For example, if 15% answered extremely likely and 25% answered very likely, your top-2-box score would be 40%. 40% of your target market would be likely to purchase your product at the price you listed.
Another way to administer Gabor-Granger price testing is to ask questions like this one:
Based on what you now know about product X, would you purchase this product at $200?
If the respondent answers yes, they are asked again for the price of $225. If the answer is yes, they are asked again for a price of $250. If the answer is no, the maximum price they are willing to pay is $225.
The data collected from the Gabor-Granger method is then used to determine demand at particular expected price points (price elasticity) using data-driven evidence. Just keep in mind that this pricing method does not consider your competition.
Yet another method of pricing research is found in conjoint analysis. Often considered the most reliable pricing strategy, conjoint analysis uses discrete choice modeling to determine the influence that price and product features have on willingness to pay. This is similar to the actual experience of making purchasing decisions while shopping.
Survey respondents are presented with prices and features from a group of similar products and asked to choose which item they would buy based on the comparison. The collected data can be analyzed to determine which price points have the most impact on shoppers.
An example might look like this:
If you were in the market for a new smartphone, which of the following would be most appealing to you?
|Model||Samsung Galaxy A50||iPhone 12 Pro Max||Google Pixel 4a||None|
|Price||$140.99||$1399||$479||I would not choose any|
|Screen Size||6.2 in||6.7 in||6.2 in|
|Storage||64 GB||512 GB||128 GB|
This may be followed by an open-ended question asking why the respondent chose the answer they did.
As you can see, conjoint price analysis is also a measure of what features your customer base is willing to pay for in your product. The next question may look like this:
|Model||Microsoft Surface Duo||iPhone 12 Pro Max||Motorola Razr||None|
|Price||$975||$1399||$1400||I would not choose any|
|Screen||Gorilla Glass||Ceramic Shield||Unknown|
Again, respondents are asked to qualify their answers.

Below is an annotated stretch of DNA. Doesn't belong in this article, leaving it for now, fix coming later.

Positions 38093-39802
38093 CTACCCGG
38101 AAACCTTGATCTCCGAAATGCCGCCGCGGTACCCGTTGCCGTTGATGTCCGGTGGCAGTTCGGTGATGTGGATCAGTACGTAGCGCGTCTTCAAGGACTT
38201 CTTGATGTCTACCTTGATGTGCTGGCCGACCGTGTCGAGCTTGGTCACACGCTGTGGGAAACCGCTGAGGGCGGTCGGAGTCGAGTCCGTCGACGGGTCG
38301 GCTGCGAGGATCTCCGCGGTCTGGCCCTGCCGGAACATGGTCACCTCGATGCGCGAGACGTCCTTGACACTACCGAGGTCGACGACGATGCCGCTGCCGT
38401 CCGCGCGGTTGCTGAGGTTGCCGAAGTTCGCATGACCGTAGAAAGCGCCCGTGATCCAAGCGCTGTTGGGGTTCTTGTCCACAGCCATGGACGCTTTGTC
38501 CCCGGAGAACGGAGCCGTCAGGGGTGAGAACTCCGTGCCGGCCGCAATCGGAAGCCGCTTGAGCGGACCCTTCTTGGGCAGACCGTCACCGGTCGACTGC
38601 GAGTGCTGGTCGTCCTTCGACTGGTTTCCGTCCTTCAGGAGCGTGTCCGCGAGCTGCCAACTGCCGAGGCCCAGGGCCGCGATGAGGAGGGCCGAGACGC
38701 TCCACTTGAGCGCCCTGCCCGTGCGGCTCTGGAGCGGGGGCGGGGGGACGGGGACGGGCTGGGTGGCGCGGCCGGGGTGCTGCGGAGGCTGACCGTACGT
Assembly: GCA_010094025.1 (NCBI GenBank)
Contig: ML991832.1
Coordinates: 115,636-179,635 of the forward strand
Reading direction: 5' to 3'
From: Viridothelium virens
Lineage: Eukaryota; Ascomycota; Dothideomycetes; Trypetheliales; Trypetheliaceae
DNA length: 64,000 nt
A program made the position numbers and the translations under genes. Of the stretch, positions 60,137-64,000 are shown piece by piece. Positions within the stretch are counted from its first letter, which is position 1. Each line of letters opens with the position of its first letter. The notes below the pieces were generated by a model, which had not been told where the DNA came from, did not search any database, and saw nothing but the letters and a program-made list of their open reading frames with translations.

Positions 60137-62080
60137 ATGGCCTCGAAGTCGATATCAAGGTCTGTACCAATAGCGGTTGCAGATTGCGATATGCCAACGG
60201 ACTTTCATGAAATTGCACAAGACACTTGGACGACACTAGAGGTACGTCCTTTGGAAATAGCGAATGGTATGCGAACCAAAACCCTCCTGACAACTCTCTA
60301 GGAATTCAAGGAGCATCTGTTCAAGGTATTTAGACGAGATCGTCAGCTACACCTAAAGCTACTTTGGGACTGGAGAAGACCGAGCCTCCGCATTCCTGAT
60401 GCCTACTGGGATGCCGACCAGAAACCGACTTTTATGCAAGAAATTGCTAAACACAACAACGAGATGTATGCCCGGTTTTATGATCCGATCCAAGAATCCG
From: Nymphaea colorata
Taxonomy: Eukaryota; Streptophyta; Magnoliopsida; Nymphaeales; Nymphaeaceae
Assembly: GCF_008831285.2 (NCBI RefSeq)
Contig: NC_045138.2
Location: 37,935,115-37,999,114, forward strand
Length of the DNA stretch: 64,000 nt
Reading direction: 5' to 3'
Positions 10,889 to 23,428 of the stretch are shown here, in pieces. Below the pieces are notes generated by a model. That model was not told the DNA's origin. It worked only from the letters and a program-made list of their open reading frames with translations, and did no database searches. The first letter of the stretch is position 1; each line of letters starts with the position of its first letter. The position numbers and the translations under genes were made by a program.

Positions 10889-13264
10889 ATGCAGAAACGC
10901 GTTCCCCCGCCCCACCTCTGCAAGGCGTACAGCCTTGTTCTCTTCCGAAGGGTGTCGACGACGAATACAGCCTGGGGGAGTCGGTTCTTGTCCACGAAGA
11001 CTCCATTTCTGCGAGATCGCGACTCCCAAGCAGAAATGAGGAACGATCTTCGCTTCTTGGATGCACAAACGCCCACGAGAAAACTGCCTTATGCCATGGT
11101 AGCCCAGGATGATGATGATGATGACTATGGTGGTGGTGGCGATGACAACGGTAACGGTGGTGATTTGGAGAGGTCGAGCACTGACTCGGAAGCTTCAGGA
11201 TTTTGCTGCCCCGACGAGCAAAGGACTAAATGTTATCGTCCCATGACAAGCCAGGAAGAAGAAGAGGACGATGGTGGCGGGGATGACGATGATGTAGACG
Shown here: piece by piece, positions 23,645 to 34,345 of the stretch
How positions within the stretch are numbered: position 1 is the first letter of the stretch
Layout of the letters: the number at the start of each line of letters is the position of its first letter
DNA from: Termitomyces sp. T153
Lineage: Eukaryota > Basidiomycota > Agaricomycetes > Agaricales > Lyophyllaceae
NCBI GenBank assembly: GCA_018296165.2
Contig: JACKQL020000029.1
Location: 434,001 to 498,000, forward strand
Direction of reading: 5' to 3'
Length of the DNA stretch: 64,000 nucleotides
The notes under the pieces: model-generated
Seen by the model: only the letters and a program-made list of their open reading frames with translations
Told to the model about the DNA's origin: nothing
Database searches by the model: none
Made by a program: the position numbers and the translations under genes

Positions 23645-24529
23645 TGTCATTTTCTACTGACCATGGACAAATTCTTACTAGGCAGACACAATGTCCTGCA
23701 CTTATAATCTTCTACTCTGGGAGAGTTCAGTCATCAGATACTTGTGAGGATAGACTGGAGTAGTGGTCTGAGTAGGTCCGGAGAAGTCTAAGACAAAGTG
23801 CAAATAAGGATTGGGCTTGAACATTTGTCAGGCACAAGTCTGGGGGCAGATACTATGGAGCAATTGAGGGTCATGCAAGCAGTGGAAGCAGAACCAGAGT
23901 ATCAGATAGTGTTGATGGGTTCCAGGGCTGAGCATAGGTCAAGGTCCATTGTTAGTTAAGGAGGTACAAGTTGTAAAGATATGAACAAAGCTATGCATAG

Question sets would continue with varied attributes and price tags to find what price and feature sets are most appealing to shoppers. Beware of overburdening your survey respondents with too many sets. This can lead to confusion and survey fatigue.
Unlike conjoint analysis, monadic price testing presents respondents with only one product in isolation rather than a group of similar products. Your test group is split into subgroups. Each subgroup is presented with the same product but at different prices. They’re either asked whether they would purchase the product at the given price, or they’re given a rating scale referring to the likelihood to buy at the given price.
The data from monadic price testing reveals how respondents react to price in the context of the product description. Pricing is tied to brand value, so this also puts a dollar value on your brand.
However, monadic testing does not usually ask respondents to provide insights about the prices (why a price is too high or low). It also won’t help you determine if you could be charging more than the given price or how elastic or inelastic your pricing is.
There’s no way to price your products or services for maximum revenue without pricing research. Whether you use Van Westendorp, Gaber-Granger, conjoint analysis, monadic testing, or a combination of methods, you need data.
The SurveyMonkey Price Optimization solution can help you obtain the data to set new prices, optimize existing prices, and even personalize your pricing by niche audiences. Let us help you wade through the pricing process!
Collect market research data by sending your survey to a representative sample
Get help with your market research project by working with our expert research team
Test creative or product concepts using an automated approach to analysis and reporting